Obama's site wins in a landslide

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Joel Markquart
Joel Markquart

Every time you turn around, the pundits are evaluating Barack Obama and John McCain's potential to lead the country. Your friends, family, neighbors and colleagues are arguing politics. It is clear that we are in the heat of a campaign season.

But, unlike your annoying co-worker who is constantly trying to bait you into a politi­cal e-mail debate, I am going to give you an unbiased design critique of the candidates' Web sites.

Let's start at the top. Probably for the first time in political history, Barack Obama has broken the mold and created an elegant logo that actually has depth and truly represents his campaign for change and the American spirit. John McCain used clip art and a really bad font. Obama's headshots are heroic and feel like they are rising above, even breaking through the proverbial borders of his own site. McCain's heads are literally cut off and have been hacked into even more clip art backgrounds. Sarah Palin's picture is even larger than McCain's. Come on.

Obama's navigation is elegant with a clear call to action. McCain's navigation breaks on my Mac and is a jumble of colors and boxes. Obama has custom-designed icons that would make any art director drool. McCain went crazy at iStock. Obama's donate button is at the top right of his site and his contribu­tion page rivals buying an iPod. McCain's donate button is on the bottom right — the last place you look — and his contribute page just recently added some lower gift asks.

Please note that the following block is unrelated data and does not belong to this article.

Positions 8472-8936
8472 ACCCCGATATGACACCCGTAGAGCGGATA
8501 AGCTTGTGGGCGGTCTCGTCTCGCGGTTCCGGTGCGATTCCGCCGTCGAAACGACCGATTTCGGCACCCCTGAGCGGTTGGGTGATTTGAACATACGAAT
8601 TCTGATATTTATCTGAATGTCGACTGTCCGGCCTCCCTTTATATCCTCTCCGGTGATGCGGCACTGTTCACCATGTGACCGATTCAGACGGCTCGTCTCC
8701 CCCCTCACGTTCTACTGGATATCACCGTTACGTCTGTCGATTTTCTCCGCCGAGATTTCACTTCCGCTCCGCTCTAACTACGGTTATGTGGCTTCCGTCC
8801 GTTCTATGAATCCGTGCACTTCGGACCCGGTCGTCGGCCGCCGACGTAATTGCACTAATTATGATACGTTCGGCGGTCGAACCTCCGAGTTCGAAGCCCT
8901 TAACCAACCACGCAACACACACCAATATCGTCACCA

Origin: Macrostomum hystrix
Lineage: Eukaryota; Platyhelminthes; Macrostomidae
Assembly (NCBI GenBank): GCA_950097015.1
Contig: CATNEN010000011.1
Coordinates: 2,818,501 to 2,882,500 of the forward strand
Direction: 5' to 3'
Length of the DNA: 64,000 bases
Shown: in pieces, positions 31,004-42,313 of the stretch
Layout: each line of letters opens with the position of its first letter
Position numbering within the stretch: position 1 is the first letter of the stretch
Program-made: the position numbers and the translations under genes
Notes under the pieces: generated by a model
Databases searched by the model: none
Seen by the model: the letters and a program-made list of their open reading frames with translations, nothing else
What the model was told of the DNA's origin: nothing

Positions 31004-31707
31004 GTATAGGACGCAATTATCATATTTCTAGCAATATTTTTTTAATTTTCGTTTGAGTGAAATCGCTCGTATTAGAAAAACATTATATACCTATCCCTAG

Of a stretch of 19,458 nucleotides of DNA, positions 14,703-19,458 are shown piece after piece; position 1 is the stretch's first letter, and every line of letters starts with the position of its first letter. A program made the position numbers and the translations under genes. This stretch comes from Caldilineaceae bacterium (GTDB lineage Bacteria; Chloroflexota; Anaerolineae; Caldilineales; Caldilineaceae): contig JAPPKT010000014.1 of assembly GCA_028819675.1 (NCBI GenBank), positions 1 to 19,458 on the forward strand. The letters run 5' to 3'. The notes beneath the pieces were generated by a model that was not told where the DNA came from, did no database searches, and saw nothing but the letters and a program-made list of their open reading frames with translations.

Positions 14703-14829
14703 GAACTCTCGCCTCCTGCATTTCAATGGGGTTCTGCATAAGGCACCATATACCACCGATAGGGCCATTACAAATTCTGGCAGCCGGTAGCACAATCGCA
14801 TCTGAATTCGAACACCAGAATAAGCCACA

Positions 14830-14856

Obama has BarackTV, with easy-to-navi­gate speeches and clips, not to mention his “Yes we can” video. McCain has negative campaign ads. His top rated ad is for World Wrestling Entertainment. Wrestling? Can he be serious? Is this really happening? I've seen and heard McCain. Unfortunately, this Web site does not represent him well at all.

I'm sorry Republicans, but this one is a complete landslide. Barack Obama's Web site is one of the best examples of a politi­cal site I have seen — one that finally uses the Web to its fullest potential. It could be a case study on what to do when designing Web sites — not just for political campaigns, but anytime. McCain, you've let down the many design aficionados who expected so much more of you.

jmarkquart@merkleinc.com

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